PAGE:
Can I treat my home for termites?

There are many things that you have to love about the Australia male. One of the most enduring characteristics is his desire to do things himself. I’m not talking about the sissy urban pursuit of purchasing a flat pack from Ikea and arming himself with an Allen-key. No, I’m talking about serious stuff like installing a chemical treatment around his home to stop termites (white ants).

We recently treated a house in Capalaba where the owners found live termites in the bathroom. Months before we arrived, the man of the house and his father in-law tried to apply chemical to the soil outside (see attached photo). I am not knocking the spirit of the endeavour, we all love a person that gives it a go, it’s more the mislead delivery of good intent.

They went down to Bunnings and bought a proprietary termite chemical that they thought would do the job. The problem is that the chemical they purchased is regarded as “yesterday’s chemical” and no legitimate Termite company would consider to using it due to health and performance issues. Also, the delivery of the chemical was inappropriate, but creative. Their way of applying the chemical down a tube seemed a good idea, but it just didn’t do the job.

When you understand that termites travel towards your home in tunnels in the soil, usually no more than 30cm below the ground and will eventually hit the footings of your home finding a conceal entry point. They can sense the timber above the ground. To termites your home is just a “big” tree that they desperately want to get into.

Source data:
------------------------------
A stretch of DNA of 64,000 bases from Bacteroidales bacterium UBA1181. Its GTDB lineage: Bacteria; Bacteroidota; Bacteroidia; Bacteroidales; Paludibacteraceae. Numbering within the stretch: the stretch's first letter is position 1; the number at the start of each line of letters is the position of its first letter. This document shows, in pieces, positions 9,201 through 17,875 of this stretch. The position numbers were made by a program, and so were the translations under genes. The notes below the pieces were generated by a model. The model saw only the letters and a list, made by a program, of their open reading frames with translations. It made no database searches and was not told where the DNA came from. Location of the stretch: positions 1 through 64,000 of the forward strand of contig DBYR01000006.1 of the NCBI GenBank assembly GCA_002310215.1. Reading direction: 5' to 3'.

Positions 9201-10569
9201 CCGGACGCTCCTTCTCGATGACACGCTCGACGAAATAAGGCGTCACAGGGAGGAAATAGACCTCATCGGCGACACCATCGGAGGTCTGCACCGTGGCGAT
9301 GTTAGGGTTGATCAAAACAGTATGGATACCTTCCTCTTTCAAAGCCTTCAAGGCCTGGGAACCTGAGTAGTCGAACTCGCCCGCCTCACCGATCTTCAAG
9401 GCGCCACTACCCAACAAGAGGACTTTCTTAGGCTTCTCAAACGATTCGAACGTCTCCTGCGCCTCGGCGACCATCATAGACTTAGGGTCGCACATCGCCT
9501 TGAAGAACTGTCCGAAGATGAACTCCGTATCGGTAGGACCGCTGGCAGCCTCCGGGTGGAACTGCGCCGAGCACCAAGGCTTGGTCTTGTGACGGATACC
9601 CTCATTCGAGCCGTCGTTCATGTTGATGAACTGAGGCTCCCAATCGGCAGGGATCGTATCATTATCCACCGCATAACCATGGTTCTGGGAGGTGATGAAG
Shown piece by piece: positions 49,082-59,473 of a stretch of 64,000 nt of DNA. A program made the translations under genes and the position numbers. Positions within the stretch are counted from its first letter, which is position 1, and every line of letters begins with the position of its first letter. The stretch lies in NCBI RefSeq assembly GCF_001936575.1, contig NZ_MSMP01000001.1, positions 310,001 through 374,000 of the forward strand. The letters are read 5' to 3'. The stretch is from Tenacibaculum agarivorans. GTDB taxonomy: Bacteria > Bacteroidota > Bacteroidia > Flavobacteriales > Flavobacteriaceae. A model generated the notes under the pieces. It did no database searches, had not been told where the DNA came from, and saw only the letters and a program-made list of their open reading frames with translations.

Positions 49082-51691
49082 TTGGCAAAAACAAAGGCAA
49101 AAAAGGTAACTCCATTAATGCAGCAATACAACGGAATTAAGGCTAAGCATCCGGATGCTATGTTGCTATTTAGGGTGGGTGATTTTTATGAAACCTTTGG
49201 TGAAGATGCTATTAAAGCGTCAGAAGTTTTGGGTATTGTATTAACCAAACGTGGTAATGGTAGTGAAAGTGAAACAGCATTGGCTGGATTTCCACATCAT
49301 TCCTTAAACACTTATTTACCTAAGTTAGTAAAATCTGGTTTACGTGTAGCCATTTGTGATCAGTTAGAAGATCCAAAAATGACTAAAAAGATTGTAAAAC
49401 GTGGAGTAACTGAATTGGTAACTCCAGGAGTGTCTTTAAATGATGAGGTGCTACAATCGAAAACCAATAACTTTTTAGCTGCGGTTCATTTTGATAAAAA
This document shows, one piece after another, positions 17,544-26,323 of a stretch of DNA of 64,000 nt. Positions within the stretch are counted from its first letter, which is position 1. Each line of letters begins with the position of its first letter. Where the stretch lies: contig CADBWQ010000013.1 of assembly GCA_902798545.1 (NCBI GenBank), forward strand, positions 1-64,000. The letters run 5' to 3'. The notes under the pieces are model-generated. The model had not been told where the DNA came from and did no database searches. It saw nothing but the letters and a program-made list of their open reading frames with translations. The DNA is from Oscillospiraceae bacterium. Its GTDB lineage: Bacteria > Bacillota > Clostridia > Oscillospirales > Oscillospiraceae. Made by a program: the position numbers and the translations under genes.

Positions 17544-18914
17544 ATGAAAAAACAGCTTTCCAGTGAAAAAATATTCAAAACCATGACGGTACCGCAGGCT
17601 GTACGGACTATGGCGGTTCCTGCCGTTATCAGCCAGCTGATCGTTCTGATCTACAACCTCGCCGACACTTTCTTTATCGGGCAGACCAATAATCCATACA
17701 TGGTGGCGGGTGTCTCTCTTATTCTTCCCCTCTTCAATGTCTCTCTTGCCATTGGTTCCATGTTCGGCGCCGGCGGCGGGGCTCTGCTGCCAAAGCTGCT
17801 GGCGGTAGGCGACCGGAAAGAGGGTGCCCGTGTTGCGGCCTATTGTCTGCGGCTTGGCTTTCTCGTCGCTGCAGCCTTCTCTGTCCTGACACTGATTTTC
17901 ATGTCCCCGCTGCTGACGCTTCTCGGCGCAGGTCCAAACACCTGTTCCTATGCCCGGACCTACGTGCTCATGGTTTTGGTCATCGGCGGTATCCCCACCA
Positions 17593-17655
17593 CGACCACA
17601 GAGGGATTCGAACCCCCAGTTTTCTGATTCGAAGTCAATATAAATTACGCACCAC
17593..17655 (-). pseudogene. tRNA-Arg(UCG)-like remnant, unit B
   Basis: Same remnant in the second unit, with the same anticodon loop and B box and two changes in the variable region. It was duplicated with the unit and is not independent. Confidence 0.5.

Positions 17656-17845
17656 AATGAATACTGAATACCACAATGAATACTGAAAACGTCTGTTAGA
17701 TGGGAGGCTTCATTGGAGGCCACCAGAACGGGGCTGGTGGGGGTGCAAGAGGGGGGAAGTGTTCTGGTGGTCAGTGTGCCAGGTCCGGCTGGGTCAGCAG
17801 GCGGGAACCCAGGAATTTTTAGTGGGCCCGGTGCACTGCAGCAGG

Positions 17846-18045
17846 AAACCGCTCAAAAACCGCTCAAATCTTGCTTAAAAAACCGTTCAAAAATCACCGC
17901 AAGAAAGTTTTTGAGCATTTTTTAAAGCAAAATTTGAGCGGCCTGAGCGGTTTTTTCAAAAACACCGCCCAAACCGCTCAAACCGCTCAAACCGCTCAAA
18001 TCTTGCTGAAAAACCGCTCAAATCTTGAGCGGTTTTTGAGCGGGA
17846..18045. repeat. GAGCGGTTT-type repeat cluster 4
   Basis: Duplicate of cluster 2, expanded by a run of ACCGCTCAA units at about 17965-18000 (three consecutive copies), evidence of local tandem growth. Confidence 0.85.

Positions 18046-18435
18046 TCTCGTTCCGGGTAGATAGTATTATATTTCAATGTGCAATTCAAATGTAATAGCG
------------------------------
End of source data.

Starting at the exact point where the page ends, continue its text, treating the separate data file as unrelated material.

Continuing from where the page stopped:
A homeowner needs to consider the best way to apply the termite chemical around the base of the house to secure the best result.

It must be applied continuously around the building, otherwise the termites will gain entry from one side under the concrete slab. All registered termiticides need to be applied in a mixed solution to loamus soil. You need to ensure the trenches you dig are down to the footings and at least 150mm wide. Where you have concrete paths or driveways, you need to drill 12mm holes every 200mm (or to the manufacturers instructions) apart and inject the chemical under pressure. As a rule of thumb, you should pump 100 litres for every 10 lineal meters.

If you are considering to self-treat your most valuable asset, remember, more chemical is not better, it’s how and where it is applied. And remember, a self-treated house is not considered legal if it is done by an un-licensed homeowner.

If you you want professional advise and a no obligation quote to treat your home, contact us now.

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